Brad Sykes talks about the Blu-ray release of “Scream Queen”

Considered a ‘lost’ Linnea Quigley movie, “Scream Queen” now enjoys it first ever wide release on home video. This super obscurity was shot in 1998 by indie horror stalwart Brad Sykes, and finally finished in 2002. “Scream Queen is not only a solid 1990s Shot-on-Video slasher that borrows from the Italian Giallo sub-genre, but also takes swift jabs at the US independent horror movie scene of the time. Media Mikes had a chance to chat with Brad about the release of “Scream Queen” and his plans for 2024.

MG: Let’s start with the upcoming Blu-ray release of ‘Scream Queen’; how do you feel that this film is finally getting a release after 25 years?

BS: I’m thrilled! I honestly had given up hope that it would happen, after an attempted DVD release back in 2012 that fell through at the last minute. But in some ways, it’s for the best, because this release is better quality and has way more special features than we would have had ten years ago.

MG: How did you get involved with Visual Vengeance?

BS: I’ve been working with Wild Eye Releasing, Visual Vengeance’s parent company, since 2013 when they released my anthology movie Hi-8: Horror Independent Eight. Since then, Wild Eye has released my films Hi-Death, Plaguers, and, this past July, Hi-Fear. I like working with them so when they contacted me about Scream Queen back in 2020, I was happy to hear that they’d be releasing it through their new label, Visual Vengeance.

MG: Was Linnea Quigley always in mind for the role of Malicia Tombs? Tell us about your experience working with her?

BS: I literally wrote the character with Linnea in mind, but I didn’t think we’d actually get her. But thankfully my friend Courtney Joyner, who also has a small part in the film, made a phone call and set up a meeting between me and Linnea. It went well and after reading the script, she agreed to do it.
I had a great time working with Linnea on the movie. In fact, many of my favorite memories of the shoot involve working with her, and just hanging out before and after the shoot, and later directing a music video for her song “This Chainsaw’s Made for Cutting”, which you see in the film.

MG: Tell us about the inspiration with the Italian Giallo sub-genre in the film?

BS: Giallos and Eurohorror in general are two of my favorite genres, so it was fun to incorporate elements from both into the script. I tried to add these kinds of touches wherever I could (and if the budget would allow). The location is a house is Glendale, but we tried to treat it like the type of “old dark house” you’d find in a movie like The Devil’s Nightmare, with sconces on the walls and Gothic costumes and props. For example, the killer has the black gloves and “faceless” look of the killer in Bava’s Blood and Black Lace, and one of the murders is fashioned after scenes in Tenebre, where the girl has pages of a book shoved down her throat (in our film, it’s pages of a script). Scream Queen was always intended to be a murder mystery as opposed to a Halloween-type slasher, so the giallo homages fit well into the film.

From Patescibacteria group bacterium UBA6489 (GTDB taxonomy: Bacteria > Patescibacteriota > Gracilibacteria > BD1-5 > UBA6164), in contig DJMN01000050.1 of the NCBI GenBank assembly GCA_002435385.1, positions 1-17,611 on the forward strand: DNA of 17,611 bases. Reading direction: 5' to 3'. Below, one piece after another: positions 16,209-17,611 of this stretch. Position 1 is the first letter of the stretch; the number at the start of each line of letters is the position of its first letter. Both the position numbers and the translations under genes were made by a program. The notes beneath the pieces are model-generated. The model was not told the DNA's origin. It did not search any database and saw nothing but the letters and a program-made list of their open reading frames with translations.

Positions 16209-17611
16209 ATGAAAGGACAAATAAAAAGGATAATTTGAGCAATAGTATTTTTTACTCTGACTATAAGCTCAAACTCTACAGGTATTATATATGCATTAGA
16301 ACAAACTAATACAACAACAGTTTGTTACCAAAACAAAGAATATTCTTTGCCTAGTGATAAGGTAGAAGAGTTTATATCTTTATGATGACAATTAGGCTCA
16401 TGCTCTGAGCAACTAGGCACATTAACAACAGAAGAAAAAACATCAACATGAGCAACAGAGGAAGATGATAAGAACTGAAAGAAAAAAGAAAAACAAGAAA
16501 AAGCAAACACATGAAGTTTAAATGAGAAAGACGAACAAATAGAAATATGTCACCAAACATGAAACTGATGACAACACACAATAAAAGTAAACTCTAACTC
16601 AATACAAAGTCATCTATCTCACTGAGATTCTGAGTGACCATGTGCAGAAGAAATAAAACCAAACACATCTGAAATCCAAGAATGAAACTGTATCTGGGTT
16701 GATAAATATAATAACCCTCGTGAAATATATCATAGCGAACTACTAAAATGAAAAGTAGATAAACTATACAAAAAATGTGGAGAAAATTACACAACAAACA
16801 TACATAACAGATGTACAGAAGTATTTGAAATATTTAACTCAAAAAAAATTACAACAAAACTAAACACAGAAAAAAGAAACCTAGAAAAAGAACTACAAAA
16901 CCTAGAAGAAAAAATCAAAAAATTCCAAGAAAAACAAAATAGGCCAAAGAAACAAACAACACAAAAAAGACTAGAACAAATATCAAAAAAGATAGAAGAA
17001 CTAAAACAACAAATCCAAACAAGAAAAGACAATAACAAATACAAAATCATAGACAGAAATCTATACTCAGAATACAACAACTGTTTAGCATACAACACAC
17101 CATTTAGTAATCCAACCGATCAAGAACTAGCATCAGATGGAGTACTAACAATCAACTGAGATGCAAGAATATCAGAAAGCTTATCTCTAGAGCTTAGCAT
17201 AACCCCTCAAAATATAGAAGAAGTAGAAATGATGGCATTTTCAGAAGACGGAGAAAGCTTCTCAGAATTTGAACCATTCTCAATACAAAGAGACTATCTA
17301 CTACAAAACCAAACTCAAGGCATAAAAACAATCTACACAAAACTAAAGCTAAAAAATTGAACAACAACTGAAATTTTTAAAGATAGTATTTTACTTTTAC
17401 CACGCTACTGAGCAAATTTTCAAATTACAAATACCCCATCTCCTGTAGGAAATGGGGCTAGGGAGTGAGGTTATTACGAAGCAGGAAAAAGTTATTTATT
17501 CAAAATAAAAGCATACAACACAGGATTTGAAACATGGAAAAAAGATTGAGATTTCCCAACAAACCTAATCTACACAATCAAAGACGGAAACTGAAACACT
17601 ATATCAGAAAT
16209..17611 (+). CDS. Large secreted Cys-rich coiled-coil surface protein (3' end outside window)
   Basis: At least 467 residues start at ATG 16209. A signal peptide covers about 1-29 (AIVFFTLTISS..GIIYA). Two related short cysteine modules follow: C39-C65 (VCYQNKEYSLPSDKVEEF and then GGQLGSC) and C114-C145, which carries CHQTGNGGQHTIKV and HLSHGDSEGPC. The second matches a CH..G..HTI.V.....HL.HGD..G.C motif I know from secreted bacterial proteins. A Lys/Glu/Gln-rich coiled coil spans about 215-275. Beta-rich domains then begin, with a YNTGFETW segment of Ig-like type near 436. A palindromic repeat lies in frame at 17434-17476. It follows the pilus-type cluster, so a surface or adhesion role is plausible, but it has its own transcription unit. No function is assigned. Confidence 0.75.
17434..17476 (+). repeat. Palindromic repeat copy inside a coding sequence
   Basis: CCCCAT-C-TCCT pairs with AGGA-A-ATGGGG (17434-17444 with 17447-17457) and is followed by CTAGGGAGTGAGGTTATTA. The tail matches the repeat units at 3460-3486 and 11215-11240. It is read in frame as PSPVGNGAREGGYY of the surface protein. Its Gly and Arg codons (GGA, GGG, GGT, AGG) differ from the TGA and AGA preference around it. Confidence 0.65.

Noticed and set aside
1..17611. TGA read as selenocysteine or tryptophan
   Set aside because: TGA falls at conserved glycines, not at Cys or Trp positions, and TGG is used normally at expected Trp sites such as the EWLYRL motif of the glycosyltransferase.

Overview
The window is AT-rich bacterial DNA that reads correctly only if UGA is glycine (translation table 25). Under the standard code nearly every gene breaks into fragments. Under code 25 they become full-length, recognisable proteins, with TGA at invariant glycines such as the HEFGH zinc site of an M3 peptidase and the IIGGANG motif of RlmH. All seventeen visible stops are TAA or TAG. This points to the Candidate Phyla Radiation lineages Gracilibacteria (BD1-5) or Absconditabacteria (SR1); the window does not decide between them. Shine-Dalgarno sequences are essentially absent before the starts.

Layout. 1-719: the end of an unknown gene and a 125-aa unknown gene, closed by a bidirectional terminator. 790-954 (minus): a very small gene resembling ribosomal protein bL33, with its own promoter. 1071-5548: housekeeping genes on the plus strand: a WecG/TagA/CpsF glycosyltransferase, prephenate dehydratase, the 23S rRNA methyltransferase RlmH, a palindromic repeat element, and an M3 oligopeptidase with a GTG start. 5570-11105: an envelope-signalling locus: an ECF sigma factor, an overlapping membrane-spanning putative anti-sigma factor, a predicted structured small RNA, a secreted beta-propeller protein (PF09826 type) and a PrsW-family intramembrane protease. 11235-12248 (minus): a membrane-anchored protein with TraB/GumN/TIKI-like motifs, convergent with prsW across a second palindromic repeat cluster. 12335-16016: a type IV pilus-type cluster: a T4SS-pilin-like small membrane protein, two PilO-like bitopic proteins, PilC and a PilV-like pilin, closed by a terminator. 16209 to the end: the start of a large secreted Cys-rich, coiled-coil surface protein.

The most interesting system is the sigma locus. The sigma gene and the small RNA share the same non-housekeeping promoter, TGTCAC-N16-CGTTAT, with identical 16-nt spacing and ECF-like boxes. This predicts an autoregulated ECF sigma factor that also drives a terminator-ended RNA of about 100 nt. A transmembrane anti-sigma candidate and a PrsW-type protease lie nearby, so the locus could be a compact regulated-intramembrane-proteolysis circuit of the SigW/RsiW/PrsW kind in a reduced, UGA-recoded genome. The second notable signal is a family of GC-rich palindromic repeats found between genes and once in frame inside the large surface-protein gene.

MG: Tell us about your decision to release the film on Blu-ray with a 480p SD master?
BS: The producer and original distributor didn’t have any usable masters, so I provided the masters I had for this release. It wasn’t my “decision”, I just offered up the best elements I had available.

MG: The Blu-ray is jam packed with a ton of special features; give us a hint of what we can expect?
BS: My favorite special feature on the disc is “Once Upon a Time in Horrorwood”, which was produced through Nightfall Pictures, the production company I run with my wife/producer, Josephina. It’s an all-new, very comprehensive, half hour doc during which I take you through the entire process of making the movie, from the script to its rocky journey to finally getting released. There are interviews with Linnea and one of the editors, an audio commentary, behind the scenes stills and press materials, etc. which all give different perspectives on the making of Scream Queen. I had a hand in just about all the extras and it was nice to be so involved in the release of my first ‘pro’ movie.

MG: I am a big fan of the Witchcraft series; how did you get involved to write/direct the 12th installment in the series, Witchcraft XII: In the Lair of the Serpent?